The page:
Is the Devil in the Detail? Evidence for S-S Learning After Unconditional Stimulus Revaluation in Human Evaluative Conditioning Under a Broader Set of Experimental Conditions.Hannah Jensen-Fielding, Camilla C. Luck & Ottmar V. Lipp - 2017 - Cognition and Emotion 32 (6):1275-1290.
    ABSTRACTWhether valence change during evaluative conditioning is mediated by a link between the conditional stimulus and the unconditional stimulus or between the CS and the unconditional response is a matter of continued debate. Changing the valence of the US after conditioning, known as US revaluation, can be used to dissociate these accounts. Changes in CS valence after US revaluation provide evidence for S-S learning but if CS valence does not change, evidence for S-R learning is found. Support for (...)
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  45.  19
    Is Science an Evolutionay Process? Evidence From Miscitation of the Scientific Literature.Kim J. Vicente - 2000 - Perspectives on Science 8 (1):53-69.
    : This article describes a psychological test of Hull's (1988) theory of science as an evolutionary process by seeing if it can account for how scientists sometimes remember and cite the scientific literature. The conceptual adequacy of Hull's theory was evaluated by comparing it to Bartlett's (1932) seminal theory of human remembering. Bartlett found that remembering is an active, reconstructive process driven by a schema that biases recall in the direction of proto- typicality and personal involvement. This account supports Hull's (...)
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  46. Is Olfaction Really an Outlier? A Review of Anatomical and Functional Evidence for a Thalamic Relay and Top-Down Processing in Olfactory Perception.William Seeley & Julie Self - manuscript
    The olfactory system was traditionally thought to lack a thalamic relay to mediate top-down influences from memory and attention in other perceptual modalities. Olfactory perception was therefore often described as an outlier among perceptual modalities. It was argued as a result that olfaction was a canonical example of a direct perception. In this paper we review functional and anatomical evidence which demonstrates that olfaction depends on both direct pathway connecting anterior piriform cortex to orbitofrontal cortex and an indirect thalamic (...)
     
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  47.  21
    Judging the Probability of Hypotheses Versus the Impact of Evidence: Which Form of Inductive Inference Is More Accurate and Time‐Consistent?Katya Tentori, Nick Chater & Vincenzo Crupi - 2016 - Cognitive Science 40 (3):758-778.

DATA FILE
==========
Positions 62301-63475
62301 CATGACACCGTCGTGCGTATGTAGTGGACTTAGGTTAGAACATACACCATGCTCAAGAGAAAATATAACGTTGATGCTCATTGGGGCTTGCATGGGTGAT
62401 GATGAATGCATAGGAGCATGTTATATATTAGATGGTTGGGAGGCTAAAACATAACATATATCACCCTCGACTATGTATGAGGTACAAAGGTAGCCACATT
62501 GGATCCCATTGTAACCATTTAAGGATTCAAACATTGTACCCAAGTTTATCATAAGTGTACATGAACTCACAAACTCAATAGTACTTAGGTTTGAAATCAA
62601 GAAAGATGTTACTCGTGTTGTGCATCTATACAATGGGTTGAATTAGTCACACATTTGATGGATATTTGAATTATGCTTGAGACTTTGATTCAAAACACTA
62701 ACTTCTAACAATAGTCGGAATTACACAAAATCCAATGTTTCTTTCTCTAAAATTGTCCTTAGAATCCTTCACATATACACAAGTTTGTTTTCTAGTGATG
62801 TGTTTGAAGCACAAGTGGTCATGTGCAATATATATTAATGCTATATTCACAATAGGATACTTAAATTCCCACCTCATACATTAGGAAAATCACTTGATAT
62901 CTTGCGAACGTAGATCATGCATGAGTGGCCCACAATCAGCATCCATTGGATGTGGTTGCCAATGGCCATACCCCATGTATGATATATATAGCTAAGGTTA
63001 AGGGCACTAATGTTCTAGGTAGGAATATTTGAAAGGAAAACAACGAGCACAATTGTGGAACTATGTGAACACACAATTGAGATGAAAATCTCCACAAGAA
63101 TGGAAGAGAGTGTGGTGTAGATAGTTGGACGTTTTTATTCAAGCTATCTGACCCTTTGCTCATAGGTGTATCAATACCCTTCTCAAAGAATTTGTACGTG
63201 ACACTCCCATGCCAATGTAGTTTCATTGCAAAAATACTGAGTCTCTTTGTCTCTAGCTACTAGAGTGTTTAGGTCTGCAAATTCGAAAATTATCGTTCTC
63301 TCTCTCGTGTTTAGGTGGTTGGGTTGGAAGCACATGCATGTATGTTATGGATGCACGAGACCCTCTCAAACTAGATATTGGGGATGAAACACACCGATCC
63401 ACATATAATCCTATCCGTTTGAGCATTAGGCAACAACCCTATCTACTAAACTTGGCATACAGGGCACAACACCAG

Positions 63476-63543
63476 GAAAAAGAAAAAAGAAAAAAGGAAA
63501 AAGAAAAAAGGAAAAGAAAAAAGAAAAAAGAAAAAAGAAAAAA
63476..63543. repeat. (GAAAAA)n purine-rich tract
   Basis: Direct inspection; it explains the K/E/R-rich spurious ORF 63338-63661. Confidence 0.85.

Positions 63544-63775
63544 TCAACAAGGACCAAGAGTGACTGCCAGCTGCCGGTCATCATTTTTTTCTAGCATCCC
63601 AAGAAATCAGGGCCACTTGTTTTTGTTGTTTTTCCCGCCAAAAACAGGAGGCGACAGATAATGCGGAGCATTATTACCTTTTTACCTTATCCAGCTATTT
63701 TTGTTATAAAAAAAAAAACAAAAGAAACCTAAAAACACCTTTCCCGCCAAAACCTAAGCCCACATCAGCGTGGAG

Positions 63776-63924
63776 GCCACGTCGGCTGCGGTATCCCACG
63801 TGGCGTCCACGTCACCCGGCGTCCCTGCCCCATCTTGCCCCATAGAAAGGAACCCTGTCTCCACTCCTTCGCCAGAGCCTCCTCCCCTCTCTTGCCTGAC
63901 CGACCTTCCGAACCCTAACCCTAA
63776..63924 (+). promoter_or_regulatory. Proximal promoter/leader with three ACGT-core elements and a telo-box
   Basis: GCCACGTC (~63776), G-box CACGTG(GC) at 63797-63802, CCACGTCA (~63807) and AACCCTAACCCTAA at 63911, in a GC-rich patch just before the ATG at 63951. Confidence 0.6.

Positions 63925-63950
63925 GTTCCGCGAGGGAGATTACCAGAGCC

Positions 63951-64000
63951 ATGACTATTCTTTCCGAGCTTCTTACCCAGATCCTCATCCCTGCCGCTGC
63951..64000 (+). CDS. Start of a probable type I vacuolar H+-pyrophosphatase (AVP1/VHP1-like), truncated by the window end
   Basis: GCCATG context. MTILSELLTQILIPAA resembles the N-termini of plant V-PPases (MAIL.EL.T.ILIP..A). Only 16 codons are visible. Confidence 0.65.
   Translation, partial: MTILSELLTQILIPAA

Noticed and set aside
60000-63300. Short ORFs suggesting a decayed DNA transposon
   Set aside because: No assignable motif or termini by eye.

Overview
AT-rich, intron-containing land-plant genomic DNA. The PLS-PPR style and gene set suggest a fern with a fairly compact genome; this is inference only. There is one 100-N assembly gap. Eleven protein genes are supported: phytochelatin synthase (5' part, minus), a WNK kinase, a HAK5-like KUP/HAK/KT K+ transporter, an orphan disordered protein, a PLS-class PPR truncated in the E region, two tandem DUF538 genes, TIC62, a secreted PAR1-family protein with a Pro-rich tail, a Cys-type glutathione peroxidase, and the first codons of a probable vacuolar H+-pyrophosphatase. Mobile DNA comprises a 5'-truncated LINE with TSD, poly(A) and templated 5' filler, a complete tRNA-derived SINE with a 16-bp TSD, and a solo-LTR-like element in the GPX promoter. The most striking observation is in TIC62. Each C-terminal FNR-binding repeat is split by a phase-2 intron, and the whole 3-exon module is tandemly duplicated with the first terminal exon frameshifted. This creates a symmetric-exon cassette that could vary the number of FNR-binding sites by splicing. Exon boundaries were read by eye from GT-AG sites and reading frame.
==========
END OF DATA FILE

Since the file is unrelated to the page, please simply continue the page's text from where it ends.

Inductive reasoning requires exploiting links between evidence and hypotheses. This can be done focusing either on the posterior probability of the hypothesis when updated on the new evidence or on the impact of the new evidence on the credibility of the hypothesis. But are these two cognitive representations equally reliable? This study investigates this question by comparing probability and impact judgments on the same experimental materials. The results indicate that impact judgments are more consistent in time and (...)
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  48. Is Morality Unified? Evidence That Distinct Neural Systems Underlie Moral Judgments of Harm, Dishonesty, and Disgust.Carolyn Parkinson, Walter Sinnott-Armstrong, Philipp E. Koralus, Angela Mendelovici, Victoria McGeer & Thalia Wheatley - 2011 - Journal of Cognitive Neuroscience 23 (10):3162-3180.
    Much recent research has sought to uncover the neural basis of moral judgment. However, it has remained unclear whether "moral judgments" are sufficiently homogenous to be studied scientifically as a unified category. We tested this assumption by using fMRI to examine the neural correlates of moral judgments within three moral areas: (physical) harm, dishonesty, and (sexual) disgust. We found that the judgment ofmoral wrongness was subserved by distinct neural systems for each of the different moral areas and that these differences (...)
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  49.  17
    What Is the Relevance of Procedural Fairness to Making Determinations About Medical Evidence?Govind Persad - 2017 - AMA Journal of Ethics 19 (2):183-191.
    Approaches relying on fair procedures rather than substantive principles have been proposed for answering dilemmas in medical ethics and health policy. These dilemmas generally involve two questions: the epistemological (factual) question of which benefits an intervention will have, and the ethical (value) question of how to distribute those benefits. This article focuses on the potential of fair procedures to help address epistemological and factual questions in medicine, using the debate over antidepressant efficacy as a test case. In doing so, it (...)
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    Is There Adequate Empirical Evidence for Reincarnation? An Analysis of Ian Stevenson’s Work.Leonard Angel - 2015 - In Keith Augustine & Michael Martin (eds.), The Myth of an Afterlife: The Case against Life After Death. Rowman & Littlefield. pp. 575-583.
    This article reviews the research of “top rebirth scientist” Ian Stevenson on spontaneous past-life memory cases, focusing on three key problems with Stevenson’s work. First, his research of entirely anecdotal case reports contains a number of errors and omissions. Second, like other reincarnation researchers, Stevenson has done no controlled experimental work on such cases; yet only such research could ever resolve whether the correspondences found between a child’s statements and a deceased person’s life exceed what we might find by chance. (...)